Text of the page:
States for at least five years and during the five years immediately
preceding the date of filing his application has been physically present
therein for periods totaling at least half of that time, and who has resided
within the State or within the district of the Service in the United States
in which the applicant filed the application for at least three months . . .
Here, the Defendants argue that the Plaintiff was not lawfully admitted for
permanent residence status in 2009. A foreign national cannot be lawfully admitted
for permanent residence when he or she has been subject to a final order of removal
within the ten years prior to his or her application for permanent residency.34 The
Defendants contend that because the Plaintiff did not have TPS when she was granted
a voluntary departure, she is subject to the 2000 departure order, which became final
when she failed to leave the United States on June 2, 2000. In response, the Plaintiff
Berenyi v. District Dir., Immigration & Naturalization Serv., 385 U.S.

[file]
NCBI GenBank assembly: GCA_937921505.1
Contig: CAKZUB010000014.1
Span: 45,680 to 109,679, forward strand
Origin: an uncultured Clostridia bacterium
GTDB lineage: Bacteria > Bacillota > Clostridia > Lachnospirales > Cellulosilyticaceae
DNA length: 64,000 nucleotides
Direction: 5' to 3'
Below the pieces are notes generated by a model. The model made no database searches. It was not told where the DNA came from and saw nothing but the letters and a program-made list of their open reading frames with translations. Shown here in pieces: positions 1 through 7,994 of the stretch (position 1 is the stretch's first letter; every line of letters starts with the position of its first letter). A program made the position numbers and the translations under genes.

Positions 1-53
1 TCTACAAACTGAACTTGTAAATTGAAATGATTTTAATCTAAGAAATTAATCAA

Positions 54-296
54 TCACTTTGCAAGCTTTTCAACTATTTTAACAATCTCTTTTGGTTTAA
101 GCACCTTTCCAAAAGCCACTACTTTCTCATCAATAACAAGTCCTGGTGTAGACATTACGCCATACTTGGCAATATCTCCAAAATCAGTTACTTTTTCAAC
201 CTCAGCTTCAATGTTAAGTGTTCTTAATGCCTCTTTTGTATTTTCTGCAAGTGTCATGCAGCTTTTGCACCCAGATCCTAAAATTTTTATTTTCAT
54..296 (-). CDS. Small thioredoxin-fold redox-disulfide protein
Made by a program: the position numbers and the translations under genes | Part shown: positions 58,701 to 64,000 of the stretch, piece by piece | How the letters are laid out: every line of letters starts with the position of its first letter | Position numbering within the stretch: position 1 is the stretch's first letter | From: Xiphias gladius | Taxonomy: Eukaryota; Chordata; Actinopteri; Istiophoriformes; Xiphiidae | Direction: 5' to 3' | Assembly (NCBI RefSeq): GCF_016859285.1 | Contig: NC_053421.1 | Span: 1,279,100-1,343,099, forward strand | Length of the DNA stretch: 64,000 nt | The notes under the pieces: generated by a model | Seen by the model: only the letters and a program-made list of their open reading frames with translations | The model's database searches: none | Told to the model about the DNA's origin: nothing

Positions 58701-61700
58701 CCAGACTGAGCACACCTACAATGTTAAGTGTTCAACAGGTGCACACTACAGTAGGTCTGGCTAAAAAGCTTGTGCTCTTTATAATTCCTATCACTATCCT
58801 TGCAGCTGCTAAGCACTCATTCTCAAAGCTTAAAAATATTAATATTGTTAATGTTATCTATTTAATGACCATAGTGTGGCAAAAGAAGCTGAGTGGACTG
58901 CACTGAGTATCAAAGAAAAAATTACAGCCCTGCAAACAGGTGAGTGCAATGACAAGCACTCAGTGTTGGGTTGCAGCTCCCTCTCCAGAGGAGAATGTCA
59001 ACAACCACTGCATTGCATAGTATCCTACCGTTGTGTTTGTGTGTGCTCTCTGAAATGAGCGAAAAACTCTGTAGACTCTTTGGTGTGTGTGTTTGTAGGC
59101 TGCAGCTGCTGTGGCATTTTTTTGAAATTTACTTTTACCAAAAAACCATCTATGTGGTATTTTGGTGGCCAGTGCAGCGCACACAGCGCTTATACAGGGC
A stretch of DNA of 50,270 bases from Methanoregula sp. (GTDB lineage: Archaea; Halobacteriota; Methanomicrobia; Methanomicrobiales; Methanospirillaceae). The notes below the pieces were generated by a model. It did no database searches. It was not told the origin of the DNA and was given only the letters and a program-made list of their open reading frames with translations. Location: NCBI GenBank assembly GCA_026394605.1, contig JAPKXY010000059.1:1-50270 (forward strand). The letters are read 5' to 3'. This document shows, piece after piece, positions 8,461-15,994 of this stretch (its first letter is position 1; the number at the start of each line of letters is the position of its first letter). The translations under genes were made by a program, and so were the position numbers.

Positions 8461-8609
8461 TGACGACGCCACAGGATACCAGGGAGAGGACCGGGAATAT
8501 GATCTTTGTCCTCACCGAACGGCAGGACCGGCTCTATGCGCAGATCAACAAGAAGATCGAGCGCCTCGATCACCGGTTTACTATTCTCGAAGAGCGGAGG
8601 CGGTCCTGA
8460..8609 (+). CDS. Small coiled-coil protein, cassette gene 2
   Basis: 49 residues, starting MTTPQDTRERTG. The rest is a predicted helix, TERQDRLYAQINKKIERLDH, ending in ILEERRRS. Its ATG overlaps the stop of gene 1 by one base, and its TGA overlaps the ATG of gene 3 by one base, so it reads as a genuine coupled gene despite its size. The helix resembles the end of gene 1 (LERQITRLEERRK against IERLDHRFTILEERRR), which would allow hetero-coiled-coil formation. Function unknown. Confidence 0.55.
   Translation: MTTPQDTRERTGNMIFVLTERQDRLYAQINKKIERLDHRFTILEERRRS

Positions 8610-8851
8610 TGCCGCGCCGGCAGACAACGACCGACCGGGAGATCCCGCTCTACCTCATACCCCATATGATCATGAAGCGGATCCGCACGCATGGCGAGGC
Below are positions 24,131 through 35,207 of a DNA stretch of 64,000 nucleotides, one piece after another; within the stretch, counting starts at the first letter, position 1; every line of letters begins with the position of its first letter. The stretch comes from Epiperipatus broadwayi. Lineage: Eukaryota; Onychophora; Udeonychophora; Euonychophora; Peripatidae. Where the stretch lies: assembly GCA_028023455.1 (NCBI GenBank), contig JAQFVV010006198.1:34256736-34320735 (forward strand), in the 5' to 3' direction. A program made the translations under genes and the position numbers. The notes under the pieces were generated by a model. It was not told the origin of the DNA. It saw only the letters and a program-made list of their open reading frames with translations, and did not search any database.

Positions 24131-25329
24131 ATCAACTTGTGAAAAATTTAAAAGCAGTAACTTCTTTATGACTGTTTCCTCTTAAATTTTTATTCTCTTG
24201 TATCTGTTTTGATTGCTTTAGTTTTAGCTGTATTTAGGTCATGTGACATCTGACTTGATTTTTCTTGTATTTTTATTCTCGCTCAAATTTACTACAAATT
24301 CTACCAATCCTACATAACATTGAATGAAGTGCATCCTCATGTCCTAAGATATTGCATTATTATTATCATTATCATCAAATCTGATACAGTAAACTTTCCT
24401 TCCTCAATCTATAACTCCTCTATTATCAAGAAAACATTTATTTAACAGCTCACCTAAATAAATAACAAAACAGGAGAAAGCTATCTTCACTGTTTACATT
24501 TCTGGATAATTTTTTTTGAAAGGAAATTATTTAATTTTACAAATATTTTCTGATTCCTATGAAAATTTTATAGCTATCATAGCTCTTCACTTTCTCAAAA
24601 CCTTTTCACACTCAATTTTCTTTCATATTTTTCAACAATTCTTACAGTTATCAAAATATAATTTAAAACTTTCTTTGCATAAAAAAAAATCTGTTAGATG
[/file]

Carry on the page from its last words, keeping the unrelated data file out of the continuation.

630, 637 (1967); see also 8 U.S.C. § 1429 (“The burden of proof shall be upon such
person to show that he entered the United States lawfully . . . .”).
8 U.S.C. § 1427(a) (emphasis added).
8 U.S.C. § 1182(a)(9)(A)(ii)(II).
argues that she was protected by DED during the sixty-day voluntary departure
period, and, as a result, her voluntary departure order never became final.
Based on the parties’ statements of facts, there does not appear to be a disputed
issue of fact. Both parties agree that the Plaintiff received DED status during her
voluntary departure period.35 The question therefore becomes whether DED prevented
the Plaintiff’s voluntary departure order from becoming final. The Defendants fail to
address the effect of DED on the Plaintiff’s voluntary departure order in their briefs.
Through its own research, the Court was unable to find case law or other authorities
on the question. As a result – in the absence of evidence to the contrary – the Court
finds that DED made the Plaintiff’s presence lawful during her term of voluntary
departure, and her voluntary departure order did not become final. The Defendants’
Motion for Summary Judgment is denied.
For these reasons, the Court DENIES the Defendants’ Motion for Summary
Judgment [Doc. 13].
Pl.’s Am. Resp. to Defs.’ Statement of Material Facts ¶ 7; Defs.’ Resp.
to Pl.’s Statement of Material Facts ¶ 3.
SO ORDERED, this 8 day of August, 2017.
/s/Thomas W. Thrash
THOMAS W. THRASH, JR.
United States District Judge